Produced and Directed by Sabina Khan-Ibarra, editor at AltMuslimah.
Our second episode, we unpacked the very complex relationship Muslim women have with the mosque (masjid). Earlier this month, on International Women’s Day, there was a #HijabAndMihrab conversation on Twitter. During this Hashtag conversation, many very important issues were brought up.
On Saturday, we spoke to Hind Makki, founder and curator of Side Entrance; Marwa Aly, one of the producers of UnMosqued; Sarah Sayeed, board member of Women in Islam, Inc.; and M. Hasna Maznavi, founder and president of The Women’s Mosque of America about some of these issues.
Listen to our panel of experts discuss #HijabAndMihrab:
Sarah Sayeed has been involved in interfaith activities in New York City for more than a decade. As Director of Community Partnerships, at the Interfaith Center of New York Sarah currently runs the Rabbi Marshall T. Meyer Retreats for Social Justice, and programs that bring Catholics and Muslims together in social service partnerships. She is also a board member of Women in Islam, Inc., a social justice and human rights volunteer organization dedicated to the empowerment of women through knowledge and practice of Islam. In this capacity, she helped author the booklet, “Women-Friendly Mosques and Community Centers: Reclaiming Our Heritage, and a survey report Women and the American Mosque. Sarah earned a degree in Sociology and Near East Studies from Princeton University and an M.A. and Ph.D. in Communication from the Annenberg School for Communication, University of Pennsylvania. She also holds a certificate in Reconciliation Leadership through the Institute for Global Leadership. Sarah’s work at the Interfaith Center of New York and with Muslim communities is featured in an online exhibit of the Tribute World Trade Center Visitor Center, titled “Renewing Our American Dream after 9/11.” She regularly presents and facilitates discussions on Islam, Muslim women, and interfaith relations.
Hind Makki is an interfaith educator who focuses on interfaith action, anti-racism education and youth empowerment. A writer for the Muslim Channel at the national religion news site Patheos, Hind often dissects the challenges facing Western Muslims. Hind holds a degree in International Relations from Brown University and has offered workshops on interfaith cooperation and civic integration in the United States, Western Europe and the Middle East. Hind is the founder and curator of Side Entrance, a crowd-sourced website that documents women’s prayer experiences in mosques around the world. The site won the “Best Female Blogger” Brass Crescent in 2013, an award that honors the best of the Muslim blogosphere. Side Entrance has helped to catalyze a national conversation on the spaces women occupy in North American Muslim communities.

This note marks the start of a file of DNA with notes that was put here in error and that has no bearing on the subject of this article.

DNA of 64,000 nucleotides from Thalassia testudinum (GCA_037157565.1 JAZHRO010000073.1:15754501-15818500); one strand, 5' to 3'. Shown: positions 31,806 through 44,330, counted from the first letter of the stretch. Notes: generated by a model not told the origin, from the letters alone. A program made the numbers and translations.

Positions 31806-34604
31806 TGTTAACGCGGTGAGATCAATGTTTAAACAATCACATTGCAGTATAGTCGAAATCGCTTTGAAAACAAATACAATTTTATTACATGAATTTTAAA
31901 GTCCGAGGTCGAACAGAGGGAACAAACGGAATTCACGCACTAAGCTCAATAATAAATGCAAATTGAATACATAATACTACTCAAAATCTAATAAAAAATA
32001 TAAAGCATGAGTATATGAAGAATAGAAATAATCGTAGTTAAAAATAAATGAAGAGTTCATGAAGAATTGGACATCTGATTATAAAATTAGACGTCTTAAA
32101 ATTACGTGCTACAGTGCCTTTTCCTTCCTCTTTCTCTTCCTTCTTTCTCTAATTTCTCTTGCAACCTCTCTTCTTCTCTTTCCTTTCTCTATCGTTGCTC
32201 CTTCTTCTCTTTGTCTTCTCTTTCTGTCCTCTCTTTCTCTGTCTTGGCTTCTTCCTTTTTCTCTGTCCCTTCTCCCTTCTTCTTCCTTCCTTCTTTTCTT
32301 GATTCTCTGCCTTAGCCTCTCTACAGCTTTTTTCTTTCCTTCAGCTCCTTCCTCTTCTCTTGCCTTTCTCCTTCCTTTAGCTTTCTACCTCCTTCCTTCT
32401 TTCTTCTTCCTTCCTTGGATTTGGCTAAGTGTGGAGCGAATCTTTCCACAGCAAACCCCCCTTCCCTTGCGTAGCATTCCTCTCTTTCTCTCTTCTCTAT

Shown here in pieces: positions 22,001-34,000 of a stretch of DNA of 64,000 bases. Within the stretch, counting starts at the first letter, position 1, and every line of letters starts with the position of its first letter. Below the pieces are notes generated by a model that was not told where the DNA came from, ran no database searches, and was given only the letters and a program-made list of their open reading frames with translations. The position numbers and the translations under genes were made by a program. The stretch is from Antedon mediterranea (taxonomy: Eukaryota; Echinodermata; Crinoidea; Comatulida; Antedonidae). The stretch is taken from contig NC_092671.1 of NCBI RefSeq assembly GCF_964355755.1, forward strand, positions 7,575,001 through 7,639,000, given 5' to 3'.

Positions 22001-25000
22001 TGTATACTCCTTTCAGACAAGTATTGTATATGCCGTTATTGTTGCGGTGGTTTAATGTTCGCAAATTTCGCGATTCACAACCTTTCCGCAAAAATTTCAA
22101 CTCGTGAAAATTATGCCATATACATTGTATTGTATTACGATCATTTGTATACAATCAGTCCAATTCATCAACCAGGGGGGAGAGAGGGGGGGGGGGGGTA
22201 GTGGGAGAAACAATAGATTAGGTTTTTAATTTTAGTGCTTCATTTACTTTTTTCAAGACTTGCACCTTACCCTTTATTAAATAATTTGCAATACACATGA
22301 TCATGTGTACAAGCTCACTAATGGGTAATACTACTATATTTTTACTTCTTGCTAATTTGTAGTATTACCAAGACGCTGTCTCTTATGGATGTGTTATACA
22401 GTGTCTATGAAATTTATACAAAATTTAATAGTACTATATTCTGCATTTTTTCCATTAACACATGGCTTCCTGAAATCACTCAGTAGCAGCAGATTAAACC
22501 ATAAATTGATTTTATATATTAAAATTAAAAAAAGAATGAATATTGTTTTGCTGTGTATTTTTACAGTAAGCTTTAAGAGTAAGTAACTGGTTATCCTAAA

Marwa Aly is a producer of the documentary film, “UnMosqued.” The documentary aims to answer the question, “What role does/should the mosque play in the Western context vis-a-vis the millennial generation?”
Marwa is trained in Islamic chaplaincy and served Trinity College and Wesleyan University from 2008-2012. She provided pastoral care from an Islamic perspective and guidance counseling for the Muslim students on campus. She has been invited to lecture at various institutions and retreats covering issues ranging from spirituality to personal development. Prior to her appointment at Trinity and Wesleyan, she was the first Muslim Chaplain at Manhattanville College located in Purchase, New York.
Aly received her Bachelor of Arts with High Honors from Fordham University with a double major in Philosophy and Middle East Studies. She received her master’s degree in Islamic Studies and Christian-Muslim Relations from the Hartford Theological Seminary.
Marwa is a mother of two and hopes to raise her children with a strong sense of justice and God-consciousness.
M. Hasna Maznavi is Founder and President of the Women’s Mosque of America. She is a comedy writer and filmmaker committed to changing the way Muslims are represented in mainstream American media. She holds an MFA in Film & TV Production from the USC School of Cinematic Arts and a BA in Art and Mass Communications from UC Berkeley. Hasna hopes the Women’s Mosque of America will help spark the pathway toward a worldwide Islamic Renaissance — one that is shaped by Muslim women’s voices, perspectives, scholarship, and leadership — inshAllah.